Another highly relevant question about the potential role of dapagliflozin in HF is how well it works across the spectrum of patients with HFrEF, in particular, groups of patients in whom it is often challenging to optimize GDMT, such as the elderly. Older patients are underrepresented in clinical trials in HF, and aggressive uptitration of GDMT in older patients is often limited by comorbidities, frailty, and polypharmacy. The article by Martinez et al[4] reports the efficacy and tolerability of dapagliflozin stratified by age group. As expected, the event rate for the primary end point (cardiovascular death or HF event) increased with age, driven primarily by a greater risk of HF events. It is reassuring that, in DAPA-HF, the treatment effect of dapagliflozin was similar across all age groups, including patients >75 years of age. Indeed, the point estimate for the treatment effect of dapagliflozin in the 1149 patients >75 years of age was numerically greatest of all age categories (hazard ratio, 0.68), and the absolute risk reduction in older patients was higher (because of a higher baseline risk than younger patients). In DAPA-HF, older patients were less likely to be aggressively treated with GDMT, consistent with other studies. As anticipated, older patients were more likely to have adverse events and drug intolerance, but this was similar in both the dapagliflozin and placebo groups.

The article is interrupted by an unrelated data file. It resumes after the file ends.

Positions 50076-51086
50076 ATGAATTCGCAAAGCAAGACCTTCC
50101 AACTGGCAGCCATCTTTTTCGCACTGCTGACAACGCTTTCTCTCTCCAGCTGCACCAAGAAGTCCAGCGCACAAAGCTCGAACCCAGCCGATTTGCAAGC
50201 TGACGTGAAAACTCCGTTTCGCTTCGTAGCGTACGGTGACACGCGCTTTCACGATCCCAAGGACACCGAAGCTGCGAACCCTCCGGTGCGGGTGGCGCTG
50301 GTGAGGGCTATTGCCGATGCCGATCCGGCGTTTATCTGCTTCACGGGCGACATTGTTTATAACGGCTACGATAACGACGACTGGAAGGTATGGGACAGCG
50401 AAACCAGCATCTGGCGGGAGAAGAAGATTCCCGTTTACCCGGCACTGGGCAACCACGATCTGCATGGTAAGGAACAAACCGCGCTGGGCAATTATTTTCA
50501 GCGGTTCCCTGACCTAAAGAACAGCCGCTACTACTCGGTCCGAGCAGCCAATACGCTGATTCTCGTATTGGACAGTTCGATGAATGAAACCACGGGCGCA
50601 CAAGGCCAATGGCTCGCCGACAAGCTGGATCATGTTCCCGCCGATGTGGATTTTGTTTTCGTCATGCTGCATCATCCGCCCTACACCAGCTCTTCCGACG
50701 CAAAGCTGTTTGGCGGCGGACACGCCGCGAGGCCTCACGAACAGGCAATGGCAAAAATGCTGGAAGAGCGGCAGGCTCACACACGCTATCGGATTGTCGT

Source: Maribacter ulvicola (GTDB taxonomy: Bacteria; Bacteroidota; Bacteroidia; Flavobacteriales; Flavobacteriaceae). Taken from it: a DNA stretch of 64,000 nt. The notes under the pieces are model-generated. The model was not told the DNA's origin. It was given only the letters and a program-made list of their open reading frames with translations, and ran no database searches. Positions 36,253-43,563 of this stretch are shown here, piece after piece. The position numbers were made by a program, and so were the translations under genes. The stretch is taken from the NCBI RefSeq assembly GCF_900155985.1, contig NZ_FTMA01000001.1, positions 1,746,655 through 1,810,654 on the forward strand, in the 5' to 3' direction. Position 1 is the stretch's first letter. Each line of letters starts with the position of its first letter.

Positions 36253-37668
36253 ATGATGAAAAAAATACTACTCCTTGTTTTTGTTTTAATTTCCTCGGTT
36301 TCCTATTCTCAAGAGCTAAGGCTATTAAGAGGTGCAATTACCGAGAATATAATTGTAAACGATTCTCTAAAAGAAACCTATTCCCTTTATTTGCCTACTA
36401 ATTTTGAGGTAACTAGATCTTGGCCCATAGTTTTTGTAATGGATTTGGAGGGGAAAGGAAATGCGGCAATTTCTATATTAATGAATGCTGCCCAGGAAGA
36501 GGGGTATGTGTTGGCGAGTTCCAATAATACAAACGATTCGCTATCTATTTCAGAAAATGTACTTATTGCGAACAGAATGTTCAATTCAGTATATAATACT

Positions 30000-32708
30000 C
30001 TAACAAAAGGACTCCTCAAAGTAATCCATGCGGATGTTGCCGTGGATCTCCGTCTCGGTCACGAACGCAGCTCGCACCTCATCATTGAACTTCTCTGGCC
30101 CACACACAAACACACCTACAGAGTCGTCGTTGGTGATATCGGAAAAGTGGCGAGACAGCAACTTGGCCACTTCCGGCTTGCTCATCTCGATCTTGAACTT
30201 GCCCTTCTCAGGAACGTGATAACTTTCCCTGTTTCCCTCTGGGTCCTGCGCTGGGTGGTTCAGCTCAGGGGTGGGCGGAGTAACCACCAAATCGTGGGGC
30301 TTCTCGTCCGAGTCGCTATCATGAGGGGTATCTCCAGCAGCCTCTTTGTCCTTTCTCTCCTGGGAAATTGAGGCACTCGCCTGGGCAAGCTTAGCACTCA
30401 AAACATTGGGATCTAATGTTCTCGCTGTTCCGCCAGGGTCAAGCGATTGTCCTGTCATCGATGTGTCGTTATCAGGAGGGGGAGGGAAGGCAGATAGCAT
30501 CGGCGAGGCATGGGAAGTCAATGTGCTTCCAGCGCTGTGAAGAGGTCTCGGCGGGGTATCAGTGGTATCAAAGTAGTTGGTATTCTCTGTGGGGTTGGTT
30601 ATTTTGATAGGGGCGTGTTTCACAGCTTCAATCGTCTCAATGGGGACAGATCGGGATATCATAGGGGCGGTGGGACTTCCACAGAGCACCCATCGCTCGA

These data emphasize another potentially attractive feature of SGLT2is as HF therapy: in general, these agents play well with others when it comes to overlapping intolerances that often limit (either in reality or in perception) the optimization of GDMT. Although SGLT2i therapy may lead to volume depletion and require adjustment of diuretics, the SGLT2is generally lack some of the other dose-limiting adverse effects (such as renal dysfunction, hyperkalemia, and hypotension) that can make aggressive uptitration of GDMT problematic, in particular, in older patients or those with more advanced disease.